- By operating the firm for one period, we increase PV by $4.54
- We gain info, and learn whether the firm can succeed

NCBJ: Baird, Morrison & Picker

From The Paper

- “Some firms should be kept intact even though the expected earnings of the firm over time are less than the cash that can be realized from the piecemeal sale of its assets today.”

NCBJ: Baird, Morrison & Picker

Core Idea

- “Sample” operations to try to grab the high end of the distribution and, if not, exit to liquidation
- Sampling requires waiting
- Waiting is costly, even when the assets don’t decline in value
- But uncertainty makes some waiting desirable

NCBJ: Baird, Morrison & Picker

Searching for the Perfect Cup of Coffee

Store B

Store C

Store A

Store D

We know, but X doesn’t know, that the coffee is worth at

A: $10, B: $9, C: $8, D: $7

Price for Coffee: $6

X knows distribution of values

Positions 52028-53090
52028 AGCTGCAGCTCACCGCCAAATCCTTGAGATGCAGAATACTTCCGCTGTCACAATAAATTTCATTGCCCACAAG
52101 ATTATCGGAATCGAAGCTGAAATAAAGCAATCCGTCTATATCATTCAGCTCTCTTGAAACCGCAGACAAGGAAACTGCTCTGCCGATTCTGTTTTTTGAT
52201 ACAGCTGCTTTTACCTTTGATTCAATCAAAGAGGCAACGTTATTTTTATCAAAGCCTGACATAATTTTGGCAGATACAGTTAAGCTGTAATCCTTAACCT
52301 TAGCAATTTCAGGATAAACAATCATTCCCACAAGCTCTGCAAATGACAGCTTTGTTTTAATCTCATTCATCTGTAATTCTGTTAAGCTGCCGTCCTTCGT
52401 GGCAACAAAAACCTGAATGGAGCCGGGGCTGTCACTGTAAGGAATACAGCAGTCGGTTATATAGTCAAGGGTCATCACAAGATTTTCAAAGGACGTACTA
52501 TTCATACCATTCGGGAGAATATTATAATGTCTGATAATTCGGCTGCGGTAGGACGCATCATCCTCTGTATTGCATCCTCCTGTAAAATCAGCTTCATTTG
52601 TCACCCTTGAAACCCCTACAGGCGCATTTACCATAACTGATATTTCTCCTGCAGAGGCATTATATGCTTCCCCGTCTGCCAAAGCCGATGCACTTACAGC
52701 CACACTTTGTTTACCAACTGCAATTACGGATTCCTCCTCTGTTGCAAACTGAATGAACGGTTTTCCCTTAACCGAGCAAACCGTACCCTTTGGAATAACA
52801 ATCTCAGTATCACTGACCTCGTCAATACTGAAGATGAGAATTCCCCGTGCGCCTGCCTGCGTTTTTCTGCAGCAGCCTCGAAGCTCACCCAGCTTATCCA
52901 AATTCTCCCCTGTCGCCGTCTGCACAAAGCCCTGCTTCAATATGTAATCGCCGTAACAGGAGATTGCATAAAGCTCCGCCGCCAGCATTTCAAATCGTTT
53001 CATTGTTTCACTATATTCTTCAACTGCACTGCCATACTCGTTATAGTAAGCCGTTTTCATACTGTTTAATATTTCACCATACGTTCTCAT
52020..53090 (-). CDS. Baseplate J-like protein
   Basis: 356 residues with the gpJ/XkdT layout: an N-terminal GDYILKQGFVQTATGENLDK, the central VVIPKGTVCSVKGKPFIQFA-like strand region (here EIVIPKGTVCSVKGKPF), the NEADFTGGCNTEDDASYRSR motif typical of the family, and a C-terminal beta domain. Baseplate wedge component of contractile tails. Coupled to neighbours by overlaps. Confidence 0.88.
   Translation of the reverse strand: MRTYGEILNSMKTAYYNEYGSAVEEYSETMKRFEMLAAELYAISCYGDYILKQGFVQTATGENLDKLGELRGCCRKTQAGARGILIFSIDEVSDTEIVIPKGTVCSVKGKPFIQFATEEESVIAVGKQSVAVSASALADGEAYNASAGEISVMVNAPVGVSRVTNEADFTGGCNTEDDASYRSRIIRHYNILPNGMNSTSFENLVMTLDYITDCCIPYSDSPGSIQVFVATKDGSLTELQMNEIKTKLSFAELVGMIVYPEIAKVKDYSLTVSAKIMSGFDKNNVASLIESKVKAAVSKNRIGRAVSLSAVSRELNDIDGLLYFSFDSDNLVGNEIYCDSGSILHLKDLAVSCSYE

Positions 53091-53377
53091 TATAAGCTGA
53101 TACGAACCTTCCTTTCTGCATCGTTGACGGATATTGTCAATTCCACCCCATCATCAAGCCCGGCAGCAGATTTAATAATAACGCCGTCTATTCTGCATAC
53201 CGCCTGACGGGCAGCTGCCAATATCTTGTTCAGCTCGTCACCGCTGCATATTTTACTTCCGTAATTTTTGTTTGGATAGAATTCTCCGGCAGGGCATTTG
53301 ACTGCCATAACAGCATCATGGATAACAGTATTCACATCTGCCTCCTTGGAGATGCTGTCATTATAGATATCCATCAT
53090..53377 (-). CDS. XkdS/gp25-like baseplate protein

It costs X $1 to visit a store

Return to store for free

NCBJ: Baird, Morrison & Picker

What Should X Do?

- X should go to at least one store
- Worst outcome is find coffee worth $7
- Pay $6 for coffee + $1 for search and break even
- 3 of 4 times find coffee worth 8, 9 or 10 and do better than that

NCBJ: Baird, Morrison & Picker

When Should X Stop?

- X finds A in 1st Search
- Suppose X stumbles on to A in her first search and finds coffee worth $10
- X cannot do better than A
- She should should stop, pay $6, plus $1 search cost, and be $3 to the good

NCBJ: Baird, Morrison & Picker

Suppose X finds B in 1st Search

- X has coffee worth $9 in hand
- X could only do better by finding store A, with coffee worth $10
- She would have to pay $1 to look again, and could gain only $1, and 2/3 of the time she will not find A on her next search
- X should stop if she finds B in her first search

NCBJ: Baird, Morrison & Picker

Suppose X finds C in 1st Search

- X has coffee worth $8 in hand
- X could only do better by finding store A or B, with coffee worth $10 or $9
- The cost of another search is $1
- The expected gain is (1/3) x $2 + (1/3) x $1 + (1/3) x $0 = $1
- She is indifferent between searching and not searching?

NCBJ: Baird, Morrison & Picker

Wrong!

- After we find D on the second search, we know where A and B are and have the option to search again.
- Once we know C and D, the expected gain from searching is (1/2) x 2 + (1/2) x 1 = 1.5